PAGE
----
Your beneficiary can refuse a trust distribution if they meet the federal government criteria. What happens with the disclaimed assets depends on the steps you’ve taken in setting up your trust. The trust settlement process follows the terms you establish with your successor trustee. However, when an heir officially disclaims all or part of the inheritance in the trust, those assets go to other beneficiaries.
If you set up contingent beneficiaries, the disclaimed assets will go to those beneficiaries as outlined in your trust. Without contingencies, the court decides who gets those assets. A court battle could lead to ongoing conflicts between remaining family members, high court and attorney’s fees and a lengthy trust settlement process. When no legal heirs exist, the court will still determine how to distribute the assets.
What Can You Do To Protect Your Assets?
Before creating a trust, you should communicate with your intended beneficiaries. Let them know what you want to pass on to them and the desired disbursement terms. If the heir is a minor, you can discuss your decision with their guardian. However, minors can decide whether they wish to accept the trust distribution when they come of age.
We recommend that you work with a knowledgeable estate planning attorney to help protect your assets and beneficiaries when setting up your trust. An AmeriEstate attorney can walk you through the process, assisting you in taking steps to protect your legacy. Whether you think any of your beneficiaries would disclaim their inheritances, you should designate contingent beneficiaries.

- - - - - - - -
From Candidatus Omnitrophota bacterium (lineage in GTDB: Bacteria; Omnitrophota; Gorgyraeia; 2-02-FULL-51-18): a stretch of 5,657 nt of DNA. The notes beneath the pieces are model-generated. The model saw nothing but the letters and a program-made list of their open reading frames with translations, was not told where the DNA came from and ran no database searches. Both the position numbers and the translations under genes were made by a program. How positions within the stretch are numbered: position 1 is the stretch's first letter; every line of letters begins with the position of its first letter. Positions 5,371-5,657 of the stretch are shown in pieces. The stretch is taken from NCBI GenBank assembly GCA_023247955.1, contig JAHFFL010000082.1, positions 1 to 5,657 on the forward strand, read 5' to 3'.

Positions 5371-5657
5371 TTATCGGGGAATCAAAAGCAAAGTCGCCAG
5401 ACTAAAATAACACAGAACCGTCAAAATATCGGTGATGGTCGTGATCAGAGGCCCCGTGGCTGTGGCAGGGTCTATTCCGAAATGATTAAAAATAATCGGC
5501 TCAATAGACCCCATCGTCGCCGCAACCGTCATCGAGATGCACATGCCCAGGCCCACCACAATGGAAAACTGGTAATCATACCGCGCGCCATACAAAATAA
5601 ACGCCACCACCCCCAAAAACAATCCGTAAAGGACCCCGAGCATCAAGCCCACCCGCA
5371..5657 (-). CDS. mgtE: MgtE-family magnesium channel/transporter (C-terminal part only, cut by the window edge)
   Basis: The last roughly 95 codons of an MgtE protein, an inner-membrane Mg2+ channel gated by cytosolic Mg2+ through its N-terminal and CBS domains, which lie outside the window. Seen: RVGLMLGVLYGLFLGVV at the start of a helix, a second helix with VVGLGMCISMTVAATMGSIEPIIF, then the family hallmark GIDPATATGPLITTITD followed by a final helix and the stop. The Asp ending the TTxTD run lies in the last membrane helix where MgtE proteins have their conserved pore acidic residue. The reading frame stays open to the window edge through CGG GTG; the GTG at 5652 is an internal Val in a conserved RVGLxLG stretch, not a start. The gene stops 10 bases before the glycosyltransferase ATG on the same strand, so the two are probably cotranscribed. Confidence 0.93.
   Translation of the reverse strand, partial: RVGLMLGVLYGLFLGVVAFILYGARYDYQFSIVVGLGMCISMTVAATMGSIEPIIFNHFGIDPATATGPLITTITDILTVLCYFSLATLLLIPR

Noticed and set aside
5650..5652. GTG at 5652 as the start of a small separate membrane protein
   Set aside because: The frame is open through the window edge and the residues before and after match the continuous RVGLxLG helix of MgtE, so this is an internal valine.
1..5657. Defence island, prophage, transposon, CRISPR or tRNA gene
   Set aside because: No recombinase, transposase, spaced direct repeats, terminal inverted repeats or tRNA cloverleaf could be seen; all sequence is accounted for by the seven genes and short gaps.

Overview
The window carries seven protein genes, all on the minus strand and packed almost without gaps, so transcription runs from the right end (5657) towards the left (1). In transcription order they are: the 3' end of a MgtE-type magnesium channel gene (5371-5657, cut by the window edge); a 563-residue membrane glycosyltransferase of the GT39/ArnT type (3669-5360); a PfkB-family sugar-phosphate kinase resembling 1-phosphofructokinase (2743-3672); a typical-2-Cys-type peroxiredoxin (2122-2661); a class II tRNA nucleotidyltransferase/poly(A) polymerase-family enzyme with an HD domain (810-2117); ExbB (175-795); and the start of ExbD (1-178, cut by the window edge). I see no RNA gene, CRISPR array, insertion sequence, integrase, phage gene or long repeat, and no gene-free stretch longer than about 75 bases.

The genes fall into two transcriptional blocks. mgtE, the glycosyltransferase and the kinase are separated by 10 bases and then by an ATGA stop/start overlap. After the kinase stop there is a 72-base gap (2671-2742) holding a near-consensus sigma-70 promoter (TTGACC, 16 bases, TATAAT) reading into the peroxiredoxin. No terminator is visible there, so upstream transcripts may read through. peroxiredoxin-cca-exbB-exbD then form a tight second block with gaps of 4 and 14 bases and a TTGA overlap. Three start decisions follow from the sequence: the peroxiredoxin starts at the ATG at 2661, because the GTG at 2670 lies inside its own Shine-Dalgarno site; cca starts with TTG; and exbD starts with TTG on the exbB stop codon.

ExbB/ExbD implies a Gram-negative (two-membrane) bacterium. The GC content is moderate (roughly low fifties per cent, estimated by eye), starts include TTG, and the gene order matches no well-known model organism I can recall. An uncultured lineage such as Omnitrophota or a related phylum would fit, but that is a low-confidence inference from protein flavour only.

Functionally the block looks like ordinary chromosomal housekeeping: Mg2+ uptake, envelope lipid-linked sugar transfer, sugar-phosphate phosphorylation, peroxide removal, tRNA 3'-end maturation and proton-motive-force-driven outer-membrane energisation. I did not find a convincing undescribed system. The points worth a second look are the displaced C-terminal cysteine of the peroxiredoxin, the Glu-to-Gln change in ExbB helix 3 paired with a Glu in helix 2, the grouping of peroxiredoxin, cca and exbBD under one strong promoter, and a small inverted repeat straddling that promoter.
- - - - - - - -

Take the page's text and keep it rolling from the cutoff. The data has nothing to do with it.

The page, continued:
The contingent beneficiaries will be next-in-line to inherit if your primary beneficiaries don’t inherit for any reason, not just in the event of a disclaimer. The alternatives would also inherit if the primary heirs died before the trust is distributed, can’t be found or are legally barred from receiving the trust assets.
Choosing Contingent Beneficiaries.
Choose your alternate heirs with the same care as your primary beneficiaries; designate them based on who you would want to have your assets if your first choice decides to disclaim the inheritance. Keep in mind that a contingent beneficiary can refuse a trust distribution as well.
Identifying more than one ensures that there is another heir if an alternate does not want to or cannot accept the inheritance. When selecting your contingent heirs, determine who has priority for which assets. You can designate family, friends and charities as your contingent beneficiaries. You will need to include your alternates in your trust as naming them in your will is not valid.
Who Can Help Protect Assets in Case a Beneficiary Refuses a Trust Distribution?
AmeriEstate attorneys are experts in estate planning and can assist with each stage of the estate planning process. We will work with you to ensure your trust reflects your wishes for those who inherit your assets. Our attorneys can also help you set up your trust with contingent beneficiaries to protect your assets and heirs if your primary beneficiaries refuse a trust distribution. Our firm provides personalized services to everyday people, customizing strategies to meet individual needs. Contact us today to receive a free consultation.